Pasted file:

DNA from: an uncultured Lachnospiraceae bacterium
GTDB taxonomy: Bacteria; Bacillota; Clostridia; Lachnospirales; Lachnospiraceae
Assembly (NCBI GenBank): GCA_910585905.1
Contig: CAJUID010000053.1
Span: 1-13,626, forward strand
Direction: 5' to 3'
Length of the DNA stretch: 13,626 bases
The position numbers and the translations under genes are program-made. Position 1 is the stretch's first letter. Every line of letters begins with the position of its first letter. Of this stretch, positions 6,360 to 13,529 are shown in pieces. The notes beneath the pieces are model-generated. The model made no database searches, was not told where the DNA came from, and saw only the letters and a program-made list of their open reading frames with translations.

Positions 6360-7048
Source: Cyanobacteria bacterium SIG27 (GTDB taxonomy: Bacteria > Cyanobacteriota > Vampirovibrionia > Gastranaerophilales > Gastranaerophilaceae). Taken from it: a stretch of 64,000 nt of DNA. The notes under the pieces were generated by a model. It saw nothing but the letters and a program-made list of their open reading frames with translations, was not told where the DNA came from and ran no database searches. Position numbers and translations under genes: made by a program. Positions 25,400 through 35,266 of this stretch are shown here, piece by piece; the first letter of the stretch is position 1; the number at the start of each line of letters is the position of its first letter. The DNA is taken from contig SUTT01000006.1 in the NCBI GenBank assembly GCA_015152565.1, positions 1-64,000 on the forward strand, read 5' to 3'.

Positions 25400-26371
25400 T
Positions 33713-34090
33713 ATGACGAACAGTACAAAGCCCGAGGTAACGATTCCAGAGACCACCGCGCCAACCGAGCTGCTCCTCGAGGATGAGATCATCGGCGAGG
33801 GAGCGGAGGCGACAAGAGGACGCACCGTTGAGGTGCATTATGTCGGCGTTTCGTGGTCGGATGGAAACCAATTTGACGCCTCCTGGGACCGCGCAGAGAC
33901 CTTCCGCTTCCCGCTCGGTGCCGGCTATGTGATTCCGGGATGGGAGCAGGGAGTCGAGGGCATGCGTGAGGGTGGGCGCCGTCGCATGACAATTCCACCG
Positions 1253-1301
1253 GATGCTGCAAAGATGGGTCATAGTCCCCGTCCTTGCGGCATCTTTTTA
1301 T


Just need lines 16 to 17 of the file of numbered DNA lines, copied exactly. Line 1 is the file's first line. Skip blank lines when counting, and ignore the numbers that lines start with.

33901 CTTCCGCTTCCCGCTCGGTGCCGGCTATGTGATTCCGGGATGGGAGCAGGGAGTCGAGGGCATGCGTGAGGGTGGGCGCCGTCGCATGACAATTCCACCG
Positions 1253-1301